>> product of anything in our plug-in...  and I haven't found documentation
>> of why TS_EVENT_TIMEOUT is there, either.
>> Our code uses TSHttpTxnReenable to bump the transaction along when the
>> callback is done processing each stage.  Nothing in our code puts this
>> TSCont linked to our transaction state machine callback function directly
>> on the event cue, it is only used in our code to assist the HttpSM class,
>> which hooks it with the apihooks.
>> I don't see this kind of behavior documented anywhere.
>> Best theory so far is that certain error conditions might cause us to leak
>> TSCont's that we use to assist the HttpSM/TSHttpTxn class, and these leaky
>> TSCont's are being woken up and put on the event Queue long after the
>> Transactions disappear from memory and are cleaned up.  I can't figure out
>> where they might be getting woken up, or why, or why a once in a blue-moon
>> leaked TSCont that was long abandoned and was never on the event queue
>> would be of interest to anything or anyone.  The only evidence that they
>> might be leaking is that we see these linked to non-operating HttpSM
>> objects in the core files.  There is at least one spot in the code where
>> the callback function issues a Reenable on the transaction object into the
>> error state without doing a destroy on the TSCont.
>> Comments in the blacklist example say that the TS_EVENT_TIMEOUT will show
>> up with a transaction pointer of NULL, which we are not seeing.  Instead­
>> we are seeing a non-null pointer.  (Also, the blacklist example for how to
>> handle the timeout looks wrong. It looks like the blacklist example
>> repeats the previous processing step, rather than going to the 'next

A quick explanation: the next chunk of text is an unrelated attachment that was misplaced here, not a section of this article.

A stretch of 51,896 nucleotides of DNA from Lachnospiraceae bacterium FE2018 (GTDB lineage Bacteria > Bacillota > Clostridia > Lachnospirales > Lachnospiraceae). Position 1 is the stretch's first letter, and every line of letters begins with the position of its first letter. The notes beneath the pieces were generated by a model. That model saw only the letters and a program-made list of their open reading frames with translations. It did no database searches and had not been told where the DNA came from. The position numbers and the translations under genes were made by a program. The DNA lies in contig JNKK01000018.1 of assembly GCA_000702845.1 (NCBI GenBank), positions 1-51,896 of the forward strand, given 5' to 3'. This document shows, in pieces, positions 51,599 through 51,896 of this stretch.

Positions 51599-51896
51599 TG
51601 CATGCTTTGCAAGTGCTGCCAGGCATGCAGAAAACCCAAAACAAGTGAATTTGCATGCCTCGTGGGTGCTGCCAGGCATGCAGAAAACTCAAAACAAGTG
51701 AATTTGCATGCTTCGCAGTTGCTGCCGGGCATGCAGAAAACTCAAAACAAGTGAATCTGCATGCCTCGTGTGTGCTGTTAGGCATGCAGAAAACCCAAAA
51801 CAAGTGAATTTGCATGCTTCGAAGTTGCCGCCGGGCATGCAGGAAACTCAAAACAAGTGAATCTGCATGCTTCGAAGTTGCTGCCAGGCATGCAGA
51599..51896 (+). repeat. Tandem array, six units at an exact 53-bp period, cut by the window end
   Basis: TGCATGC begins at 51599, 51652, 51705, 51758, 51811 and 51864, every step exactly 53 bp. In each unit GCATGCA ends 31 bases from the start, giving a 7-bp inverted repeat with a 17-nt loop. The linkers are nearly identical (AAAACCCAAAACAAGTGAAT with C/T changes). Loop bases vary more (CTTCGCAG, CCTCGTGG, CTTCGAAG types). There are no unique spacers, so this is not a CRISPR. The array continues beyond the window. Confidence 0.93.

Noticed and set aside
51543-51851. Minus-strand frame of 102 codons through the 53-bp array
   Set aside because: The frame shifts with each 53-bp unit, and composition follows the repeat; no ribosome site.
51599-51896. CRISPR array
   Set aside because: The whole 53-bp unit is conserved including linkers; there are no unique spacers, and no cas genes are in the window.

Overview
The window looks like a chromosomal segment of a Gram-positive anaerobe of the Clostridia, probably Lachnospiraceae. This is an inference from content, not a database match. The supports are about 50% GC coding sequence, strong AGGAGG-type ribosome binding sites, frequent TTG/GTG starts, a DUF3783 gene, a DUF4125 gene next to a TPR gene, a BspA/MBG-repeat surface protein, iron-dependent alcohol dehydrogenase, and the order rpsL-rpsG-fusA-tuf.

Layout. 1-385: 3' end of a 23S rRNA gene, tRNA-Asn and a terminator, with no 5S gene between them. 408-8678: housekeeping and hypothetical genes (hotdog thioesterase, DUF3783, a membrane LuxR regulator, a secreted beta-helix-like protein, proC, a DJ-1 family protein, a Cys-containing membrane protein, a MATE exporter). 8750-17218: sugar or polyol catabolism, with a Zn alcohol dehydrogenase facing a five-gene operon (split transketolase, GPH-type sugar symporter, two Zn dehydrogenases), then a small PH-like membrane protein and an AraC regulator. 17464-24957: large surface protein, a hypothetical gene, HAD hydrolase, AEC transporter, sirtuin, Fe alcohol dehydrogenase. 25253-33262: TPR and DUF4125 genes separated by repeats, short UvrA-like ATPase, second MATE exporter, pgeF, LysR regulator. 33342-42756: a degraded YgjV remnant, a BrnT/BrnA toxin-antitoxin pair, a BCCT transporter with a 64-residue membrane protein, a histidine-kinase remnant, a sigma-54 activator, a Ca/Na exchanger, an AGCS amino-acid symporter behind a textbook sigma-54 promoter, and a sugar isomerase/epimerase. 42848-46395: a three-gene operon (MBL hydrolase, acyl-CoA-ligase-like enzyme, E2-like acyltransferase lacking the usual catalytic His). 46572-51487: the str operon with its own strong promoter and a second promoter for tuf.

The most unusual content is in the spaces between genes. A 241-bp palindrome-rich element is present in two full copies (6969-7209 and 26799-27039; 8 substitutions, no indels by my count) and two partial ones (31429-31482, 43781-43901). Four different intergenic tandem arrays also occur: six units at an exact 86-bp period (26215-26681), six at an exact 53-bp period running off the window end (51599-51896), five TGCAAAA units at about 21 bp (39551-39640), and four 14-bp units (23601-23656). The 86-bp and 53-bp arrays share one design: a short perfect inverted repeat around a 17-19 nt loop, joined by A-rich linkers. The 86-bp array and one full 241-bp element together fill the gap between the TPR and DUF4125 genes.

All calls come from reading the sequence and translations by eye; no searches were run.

>> state' that should occur after the previous one finished.  Why would it
>> want to repeat?)
>> In some of the examples and test code, we see TS_EVENT_TIMEOUT and
>> handlers that have inconsistent ways of dealing with the event.  We have
>> not found documentation on it.
>> The knee jerk reaction was to put in a prototype to pull in the
>> transaction sanity check code from by declaring a prototype to
>> it at the top of our plugin file, and call it to decide whether to call
>> the TxnReenable.  However, the HttpSM objects wind up on freelists, which
>> means the memory gets re-allocated.  If we then get a call on a stale
>> TSCont that points into the freelist memory of HttpSM's, we would likely
>> point into a "live" one, in which case we would be operating on the WRONG
>> HttpSM, wreaking havoc.  How do we know whether we are pointing to the
>> original HttpSM object, and not a new one in it's memory slot?
>> If we get a timeout, do we just destroy the continuation?  Is that any
>> kind of answer?  What if the transaction is still using it?  Do we ignore
>> the event?  What are the repercussions of ignoring the event?  Will we
>> wind up with connections that die in mid-stream?
>> In our plugin's main continuation callback handler, when we get a
>> TS_EVENT_HTTP_TXT_START, we set up a transaction assisting continuation
>> with TSContCreate, a hook for TS_HTTP_READ_REQUEST_HDR_HOOK into an event
>> handler/callback, and at the start of the transaction processing when that
>> event arrives, a series of hooks back into the callback to process various
>> stages of the transaction.
>> I have been digging around for a while now, trying to figure out what line
>> or lines of code could possibly be generating this event "2".  It seems
>> like knowing where that event code is being generated is critical to
>> knowing what to do about the anomaly.  Looking at code from
>> and other places, it looks to my eyes that a general design principal in